Orientation and dispersal patterns of the eastern tent caterpillar, Malacosoma americanum F. (Lepidoptera: Lasiocampidae)

L. K. Rieske, L. H. Townsend

Research output: Contribution to journalArticlepeer-review

8 Scopus citations


Larvae of the eastern tent caterpillar, Malacosoma americanum, undergo density-dependent dispersal in response to depleted resources. Because these caterpillars have recently been implicated in abortions of pregnant mares (equine Mare Reproductive Loss Syndrome, or MRLS), there is increased interest in managing caterpillar populations, potentially through manipulation of caterpillar dispersal behavior. Consequently, we investigated dispersal patterns of food-deprived eastern tent caterpillars in artificial arenas with respect to distance, direction, and response to visual stimuli. Distance traveled is influenced by time of day, and is strongly correlated with time elapsed. Movement is non-random, and correlates closely with the position of the sun. The pattern is more pronounced with foraging third instars than with penultimate fifth instars. Visual cues appear important in caterpillar orientation, and caterpillars are responsive to vertically oriented, black objects.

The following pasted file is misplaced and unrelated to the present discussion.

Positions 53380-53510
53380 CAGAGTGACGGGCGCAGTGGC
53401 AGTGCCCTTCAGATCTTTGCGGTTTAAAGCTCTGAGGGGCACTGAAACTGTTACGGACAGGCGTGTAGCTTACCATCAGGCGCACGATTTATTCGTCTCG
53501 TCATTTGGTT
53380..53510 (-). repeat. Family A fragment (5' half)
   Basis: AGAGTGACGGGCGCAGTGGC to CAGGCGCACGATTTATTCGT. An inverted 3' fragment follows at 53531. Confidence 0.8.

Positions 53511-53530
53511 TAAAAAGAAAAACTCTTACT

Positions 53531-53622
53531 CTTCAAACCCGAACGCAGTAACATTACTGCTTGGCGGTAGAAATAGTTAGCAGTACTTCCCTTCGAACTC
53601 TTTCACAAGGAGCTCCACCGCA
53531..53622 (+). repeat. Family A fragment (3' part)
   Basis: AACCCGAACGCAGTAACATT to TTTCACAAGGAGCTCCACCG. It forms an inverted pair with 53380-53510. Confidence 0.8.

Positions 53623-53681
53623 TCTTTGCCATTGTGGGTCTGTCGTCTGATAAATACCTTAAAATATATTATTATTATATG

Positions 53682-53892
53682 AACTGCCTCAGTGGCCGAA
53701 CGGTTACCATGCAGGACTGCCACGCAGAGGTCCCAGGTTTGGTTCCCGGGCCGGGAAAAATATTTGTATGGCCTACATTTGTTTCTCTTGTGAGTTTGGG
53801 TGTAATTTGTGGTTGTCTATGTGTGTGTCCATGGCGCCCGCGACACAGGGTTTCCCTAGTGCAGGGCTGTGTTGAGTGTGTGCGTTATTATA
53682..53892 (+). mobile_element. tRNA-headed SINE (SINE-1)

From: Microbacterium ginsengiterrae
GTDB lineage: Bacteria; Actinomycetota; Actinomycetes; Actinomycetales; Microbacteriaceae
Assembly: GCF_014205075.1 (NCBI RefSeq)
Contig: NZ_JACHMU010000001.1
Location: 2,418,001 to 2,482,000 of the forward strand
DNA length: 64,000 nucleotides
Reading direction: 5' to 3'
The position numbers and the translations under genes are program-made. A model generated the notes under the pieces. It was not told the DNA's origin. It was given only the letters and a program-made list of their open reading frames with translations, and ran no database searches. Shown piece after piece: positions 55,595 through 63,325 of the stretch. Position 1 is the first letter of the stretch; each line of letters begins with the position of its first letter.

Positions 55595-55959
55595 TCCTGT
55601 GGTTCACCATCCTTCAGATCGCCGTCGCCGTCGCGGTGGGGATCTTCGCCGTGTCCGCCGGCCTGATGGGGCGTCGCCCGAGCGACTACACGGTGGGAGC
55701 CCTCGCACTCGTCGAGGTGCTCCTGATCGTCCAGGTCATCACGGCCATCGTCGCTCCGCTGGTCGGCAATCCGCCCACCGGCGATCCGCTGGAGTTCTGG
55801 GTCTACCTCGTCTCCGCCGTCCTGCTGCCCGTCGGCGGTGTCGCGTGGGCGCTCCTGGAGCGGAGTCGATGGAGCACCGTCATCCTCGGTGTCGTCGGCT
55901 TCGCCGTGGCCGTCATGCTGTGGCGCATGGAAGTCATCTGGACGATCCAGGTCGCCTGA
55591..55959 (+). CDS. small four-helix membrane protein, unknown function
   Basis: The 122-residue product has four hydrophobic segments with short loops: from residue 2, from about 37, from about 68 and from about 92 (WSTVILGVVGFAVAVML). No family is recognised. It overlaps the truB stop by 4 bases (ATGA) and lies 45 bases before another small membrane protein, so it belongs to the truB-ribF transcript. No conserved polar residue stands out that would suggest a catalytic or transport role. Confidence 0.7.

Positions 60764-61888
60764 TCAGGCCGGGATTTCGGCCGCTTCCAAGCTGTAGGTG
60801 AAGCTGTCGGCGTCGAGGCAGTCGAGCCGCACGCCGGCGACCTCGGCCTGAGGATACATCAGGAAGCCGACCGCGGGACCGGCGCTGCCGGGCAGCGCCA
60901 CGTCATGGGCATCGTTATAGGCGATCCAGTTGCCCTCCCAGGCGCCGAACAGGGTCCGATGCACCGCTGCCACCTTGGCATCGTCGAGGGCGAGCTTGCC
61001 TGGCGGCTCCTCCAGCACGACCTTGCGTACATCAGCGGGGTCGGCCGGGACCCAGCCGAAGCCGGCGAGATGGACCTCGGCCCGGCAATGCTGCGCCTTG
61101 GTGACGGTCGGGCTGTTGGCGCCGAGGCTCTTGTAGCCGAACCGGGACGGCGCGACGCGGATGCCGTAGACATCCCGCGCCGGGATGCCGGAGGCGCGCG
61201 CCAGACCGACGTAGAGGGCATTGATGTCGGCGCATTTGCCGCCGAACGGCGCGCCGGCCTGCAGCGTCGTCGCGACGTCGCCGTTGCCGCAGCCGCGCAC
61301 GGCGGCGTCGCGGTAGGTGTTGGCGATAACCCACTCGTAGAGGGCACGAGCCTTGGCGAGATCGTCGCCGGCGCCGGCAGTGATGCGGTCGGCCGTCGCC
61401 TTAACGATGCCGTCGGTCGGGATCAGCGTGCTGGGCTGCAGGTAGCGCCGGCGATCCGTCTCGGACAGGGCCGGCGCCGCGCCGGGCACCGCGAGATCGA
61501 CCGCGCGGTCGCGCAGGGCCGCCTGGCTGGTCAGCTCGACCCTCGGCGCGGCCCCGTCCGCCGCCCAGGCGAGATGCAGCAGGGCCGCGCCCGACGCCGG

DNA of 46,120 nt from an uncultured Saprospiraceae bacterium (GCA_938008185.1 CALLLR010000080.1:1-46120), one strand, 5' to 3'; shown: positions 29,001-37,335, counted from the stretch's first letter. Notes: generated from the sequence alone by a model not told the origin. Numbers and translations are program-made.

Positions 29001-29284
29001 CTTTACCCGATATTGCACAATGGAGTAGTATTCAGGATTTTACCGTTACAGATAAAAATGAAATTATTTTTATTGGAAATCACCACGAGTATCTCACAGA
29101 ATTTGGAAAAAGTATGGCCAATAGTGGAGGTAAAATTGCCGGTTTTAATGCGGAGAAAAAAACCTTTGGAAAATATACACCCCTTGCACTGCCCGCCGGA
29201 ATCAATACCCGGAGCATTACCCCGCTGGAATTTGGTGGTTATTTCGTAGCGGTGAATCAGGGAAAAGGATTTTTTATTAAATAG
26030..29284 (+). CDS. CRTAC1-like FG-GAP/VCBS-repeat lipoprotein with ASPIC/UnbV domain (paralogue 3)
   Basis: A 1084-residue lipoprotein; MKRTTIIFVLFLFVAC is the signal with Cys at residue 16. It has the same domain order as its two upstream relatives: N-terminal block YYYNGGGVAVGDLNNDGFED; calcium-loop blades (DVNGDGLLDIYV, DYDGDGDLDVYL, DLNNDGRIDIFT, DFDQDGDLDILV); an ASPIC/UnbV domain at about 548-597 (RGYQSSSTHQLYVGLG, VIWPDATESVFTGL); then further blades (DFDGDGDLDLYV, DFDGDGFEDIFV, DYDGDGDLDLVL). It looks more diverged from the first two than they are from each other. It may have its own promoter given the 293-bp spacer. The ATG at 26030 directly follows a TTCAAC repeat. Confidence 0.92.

Original languageEnglish
Pages (from-to)193-207
Number of pages15
JournalJournal of Insect Behavior
Issue number2
StatePublished - Mar 2005

Bibliographical note

Funding Information:
We thank Tom Coleman, Alexandre Diaz, Cameron Flanders, Marie Gantz, Christine Gur, Mark Guthmiller, Shelly Kellogg, Adrienne Kinney, Elizabeth Knapp, Nathan Kunze, Dana Richter, Brian Strom, and Rebecca Trout, all of whom provided invaluable technical assistance. The comments of Ken Haynes and two anonymous reviewers greatly improved this manuscript. Funding was provided by the United States Department of Agriculture, the University of Kentucky College of Agriculture, and Mclntire Stennis funds from the Kentucky Agricultural Experiment Station. This manuscript is published as Experiment Station Project 03-08-39.


  • Density dependent
  • Dispersal, orientation
  • Malacosoma americanum
  • Mare reproductive loss syndrome
  • Visual

ASJC Scopus subject areas

  • Ecology, Evolution, Behavior and Systematics
  • Insect Science


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